Although people tend to use the umbrella term of alimony, there are actually three types of spousal support recognized by Texas state law. Each comes with its own set of requirements and conditions that determine who is eligible and how long they are eligible for. Here is a basic guide to the three types of spousal support in Texas:
Temporary Spousal Support
This type of support is granted by the courts when one spouse is unable to financially support themselves while the divorce is pending. The payment can be made monthly or in lump-sum depending on the specific facts of the case. The purpose of the order is to preserve status quo and to ensure that the party needing temporary spousal support has the ability to meet their monthly needs.
When determining whether to grant temporary spousal support, how much to grant, and how long to grant it for, the court usually will look at the ability of both spouses to support themselves, the employment skills, and earning ability of the spouse seeking support.
This type of arrangement is not court-ordered but instead made by agreement. Both spouses enter into a payment contract that lays out how much will be paid, how frequently it will be paid, and how long it will be paid for. This option allows for more flexibility and is a commonly used method to make sure that the lesser earning spouse is cared for until such time as they can get on their feet and begin caring for themselves.
Court-ordered post-divorce maintenance
The Court may also award periodic post-divorce spousal maintenance to a party. The eligibility for maintenance is strict. In order to be granted spousal maintenance after the divorce has been finalized, the requesting spouse must prove that after the divorce, the requesting party will lack sufficient property to provide for that spouse’s minimum reasonable need and one of the following:
- The other spouse is guilty of family violence within 2 years before the divorce was filed or while the suit is pending
- The requesting spouse has a disability which prevents them from getting gainful employment;
- The requesting spouse is the primary caregiver of a child from the marriage who has a mental or physical disability that prevents the caregiver from working enough to earn sufficient income.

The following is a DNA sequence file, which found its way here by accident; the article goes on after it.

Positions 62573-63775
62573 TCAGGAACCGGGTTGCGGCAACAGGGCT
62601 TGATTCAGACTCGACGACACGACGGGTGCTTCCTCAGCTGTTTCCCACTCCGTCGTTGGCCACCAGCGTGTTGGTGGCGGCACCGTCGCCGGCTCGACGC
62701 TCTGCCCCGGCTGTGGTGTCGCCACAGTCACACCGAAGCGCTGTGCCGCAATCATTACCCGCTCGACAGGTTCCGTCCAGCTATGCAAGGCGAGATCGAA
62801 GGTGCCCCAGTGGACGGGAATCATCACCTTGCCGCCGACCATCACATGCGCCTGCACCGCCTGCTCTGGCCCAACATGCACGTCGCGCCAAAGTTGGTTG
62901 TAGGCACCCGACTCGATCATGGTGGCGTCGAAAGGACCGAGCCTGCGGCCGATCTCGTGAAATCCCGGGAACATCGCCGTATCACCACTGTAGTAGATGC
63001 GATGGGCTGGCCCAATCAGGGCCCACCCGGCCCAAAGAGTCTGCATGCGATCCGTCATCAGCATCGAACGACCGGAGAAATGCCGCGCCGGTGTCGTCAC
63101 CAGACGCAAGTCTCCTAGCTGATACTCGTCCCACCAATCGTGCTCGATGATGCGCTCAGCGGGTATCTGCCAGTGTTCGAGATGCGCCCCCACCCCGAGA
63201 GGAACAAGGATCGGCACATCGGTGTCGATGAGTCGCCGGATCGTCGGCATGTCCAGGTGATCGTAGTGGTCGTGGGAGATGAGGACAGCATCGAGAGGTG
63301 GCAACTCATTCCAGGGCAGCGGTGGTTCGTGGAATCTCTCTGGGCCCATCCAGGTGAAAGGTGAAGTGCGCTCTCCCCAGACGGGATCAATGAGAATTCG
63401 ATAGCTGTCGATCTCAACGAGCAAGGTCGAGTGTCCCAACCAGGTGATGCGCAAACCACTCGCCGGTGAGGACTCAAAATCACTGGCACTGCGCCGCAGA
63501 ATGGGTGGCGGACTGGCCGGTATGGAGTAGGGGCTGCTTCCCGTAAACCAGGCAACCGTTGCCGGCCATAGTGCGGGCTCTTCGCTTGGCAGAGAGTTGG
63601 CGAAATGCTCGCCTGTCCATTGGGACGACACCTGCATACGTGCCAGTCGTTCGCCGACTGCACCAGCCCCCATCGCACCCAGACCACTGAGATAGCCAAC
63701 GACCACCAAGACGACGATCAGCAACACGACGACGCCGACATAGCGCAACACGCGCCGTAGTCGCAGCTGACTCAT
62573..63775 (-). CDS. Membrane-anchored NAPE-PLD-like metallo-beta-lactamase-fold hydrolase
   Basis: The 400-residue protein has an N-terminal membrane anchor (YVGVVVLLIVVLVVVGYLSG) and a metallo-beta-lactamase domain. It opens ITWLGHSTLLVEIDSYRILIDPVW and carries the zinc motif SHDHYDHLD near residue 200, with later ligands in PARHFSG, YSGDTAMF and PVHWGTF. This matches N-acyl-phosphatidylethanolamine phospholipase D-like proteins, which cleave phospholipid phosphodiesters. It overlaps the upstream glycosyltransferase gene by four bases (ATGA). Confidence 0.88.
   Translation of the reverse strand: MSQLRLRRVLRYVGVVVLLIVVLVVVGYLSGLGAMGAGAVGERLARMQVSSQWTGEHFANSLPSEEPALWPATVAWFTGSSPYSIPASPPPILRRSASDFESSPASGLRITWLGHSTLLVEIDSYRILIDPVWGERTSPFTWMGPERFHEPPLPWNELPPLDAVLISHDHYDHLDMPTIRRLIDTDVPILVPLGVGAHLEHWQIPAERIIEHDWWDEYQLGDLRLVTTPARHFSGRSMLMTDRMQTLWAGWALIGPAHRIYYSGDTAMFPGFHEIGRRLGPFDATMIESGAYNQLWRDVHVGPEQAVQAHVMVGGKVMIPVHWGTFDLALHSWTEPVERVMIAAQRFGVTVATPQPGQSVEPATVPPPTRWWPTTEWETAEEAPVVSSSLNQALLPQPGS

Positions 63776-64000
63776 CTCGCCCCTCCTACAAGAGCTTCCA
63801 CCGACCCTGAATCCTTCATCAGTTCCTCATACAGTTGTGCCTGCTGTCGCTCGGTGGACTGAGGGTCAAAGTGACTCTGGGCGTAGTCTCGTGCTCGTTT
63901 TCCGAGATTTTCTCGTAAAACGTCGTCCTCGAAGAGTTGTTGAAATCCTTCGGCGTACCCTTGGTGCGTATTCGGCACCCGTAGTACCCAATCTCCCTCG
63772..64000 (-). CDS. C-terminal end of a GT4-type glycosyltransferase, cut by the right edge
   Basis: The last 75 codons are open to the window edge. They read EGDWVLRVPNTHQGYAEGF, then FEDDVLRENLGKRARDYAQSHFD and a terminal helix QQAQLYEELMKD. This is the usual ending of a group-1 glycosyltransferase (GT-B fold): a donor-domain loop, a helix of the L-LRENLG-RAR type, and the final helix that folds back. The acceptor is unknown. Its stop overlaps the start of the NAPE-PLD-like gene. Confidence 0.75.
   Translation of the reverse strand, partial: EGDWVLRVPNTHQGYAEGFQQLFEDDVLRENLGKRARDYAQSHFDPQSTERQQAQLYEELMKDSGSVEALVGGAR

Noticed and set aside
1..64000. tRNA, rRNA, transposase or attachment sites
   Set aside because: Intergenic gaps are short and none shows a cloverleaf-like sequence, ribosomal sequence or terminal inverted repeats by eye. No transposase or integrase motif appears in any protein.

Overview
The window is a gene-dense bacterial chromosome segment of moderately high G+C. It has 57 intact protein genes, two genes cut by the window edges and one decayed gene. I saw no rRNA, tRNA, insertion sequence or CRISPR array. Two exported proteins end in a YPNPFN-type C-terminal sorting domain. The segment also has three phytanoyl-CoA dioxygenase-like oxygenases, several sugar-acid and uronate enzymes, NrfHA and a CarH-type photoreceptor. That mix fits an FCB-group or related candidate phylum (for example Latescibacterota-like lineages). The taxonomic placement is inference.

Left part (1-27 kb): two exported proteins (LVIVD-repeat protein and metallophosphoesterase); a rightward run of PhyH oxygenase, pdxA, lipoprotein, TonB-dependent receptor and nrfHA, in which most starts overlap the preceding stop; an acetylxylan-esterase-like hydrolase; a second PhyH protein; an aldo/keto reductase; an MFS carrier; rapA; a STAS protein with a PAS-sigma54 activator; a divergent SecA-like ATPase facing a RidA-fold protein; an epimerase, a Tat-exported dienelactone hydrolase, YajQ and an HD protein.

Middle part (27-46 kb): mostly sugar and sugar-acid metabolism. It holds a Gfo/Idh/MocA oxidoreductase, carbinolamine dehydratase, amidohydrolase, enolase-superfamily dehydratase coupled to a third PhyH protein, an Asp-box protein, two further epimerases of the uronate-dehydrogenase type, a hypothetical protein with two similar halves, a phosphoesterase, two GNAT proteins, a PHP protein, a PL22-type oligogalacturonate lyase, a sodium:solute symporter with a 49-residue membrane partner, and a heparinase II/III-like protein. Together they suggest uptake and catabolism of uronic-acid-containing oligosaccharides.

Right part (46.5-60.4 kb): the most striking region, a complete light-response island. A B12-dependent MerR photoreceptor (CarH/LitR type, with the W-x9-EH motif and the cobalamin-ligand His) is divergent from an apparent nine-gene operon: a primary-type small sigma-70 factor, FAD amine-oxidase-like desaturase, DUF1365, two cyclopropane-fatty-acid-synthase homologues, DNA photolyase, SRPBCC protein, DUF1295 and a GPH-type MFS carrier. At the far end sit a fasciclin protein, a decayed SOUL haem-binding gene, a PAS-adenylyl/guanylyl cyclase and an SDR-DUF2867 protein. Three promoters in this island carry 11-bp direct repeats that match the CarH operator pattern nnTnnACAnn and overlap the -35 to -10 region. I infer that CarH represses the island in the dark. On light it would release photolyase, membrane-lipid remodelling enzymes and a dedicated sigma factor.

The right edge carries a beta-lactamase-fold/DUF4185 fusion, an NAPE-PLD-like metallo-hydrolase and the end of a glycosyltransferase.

- The requesting spouse spent the duration of the time that the divorce was pending actively seeking gainful employment attempting to learn skills that could lead to gainful employment and failed to find employment; or
- The requesting spouse has been married to the other spouse for 10 years or longer and lacks the ability to earn sufficient income to provide for that spouse’s minimum reasonable needs
How is Spousal Maintenance Calculated?
The court will examine many factors when determining how much spousal maintenance to award the requesting party. There is no simple math equation to determine how much will be granted. Instead, the judge will take into account factors such as:
- The financial situation of both spouses.
- Whether or not a spouse acted as a homemaker, and to what extent.
- The age, employment history, education, health, and earning ability of the requesting spouse.
- The ability of the paying spouse to provide for their own needs.
- Any financial misconduct that may be been committed on the part of the requesting spouse.
- Any spousal violence that may have occurred.
- How difficult it will be for the requesting spouse to obtain gainful employment.
- Any marital misconduct that may be a factor.
Texas law puts a limitation on the maximum amount that can be awarded in spousal maintenance. The amount awarded must not exceed the lower value of $5,000 or 20% of the paying spouse's gross income.
Before awarding the spousal maintenance, however, the spouse seeking maintenance must show that he/she has exercised due diligence in earning sufficient income to meet the spouse’s minimum reasonable needs; or developing the necessary skills to provide for the minimum reasonable needs.
How Long Will Spousal Maintenance Last?
Under most circumstances, the court-ordered spousal maintenance is not indefinite. The exception to this is when a disability prevents the requesting spouse from working. When that is the case, the court may grant indefinite maintenance.
If the marriage lasted 10 years, or there was spousal violence, spousal maintenance can be granted for up to five years. Marriages lasting 20 years are eligible for up to seven years of maintenance and marriages lasting 30 years or more are eligible for up to 10 years.
The maintenance order will be terminated early if the receiving spouse is remarried or enters into cohabitation with a new partner. Spousal maintenance typically does not survive
Tell us about your case – and we’ll tell you how we can help.
When it comes to post-divorce spousal maintenance, it is not guaranteed and based on the facts and circumstances surrounding your divorce case, there can possibly be many creative ways to address this issue. To explore your options in spousal support, contact the experienced and award-winning Houston divorce lawyers of Hendershot Cannon Martin and Hisey, P.C., today! We have the resources to deal with any alimony or maintenance issue and the litigation experience to take any case to trial. Call (713) 909-7323 to schedule a consultation or contact us online.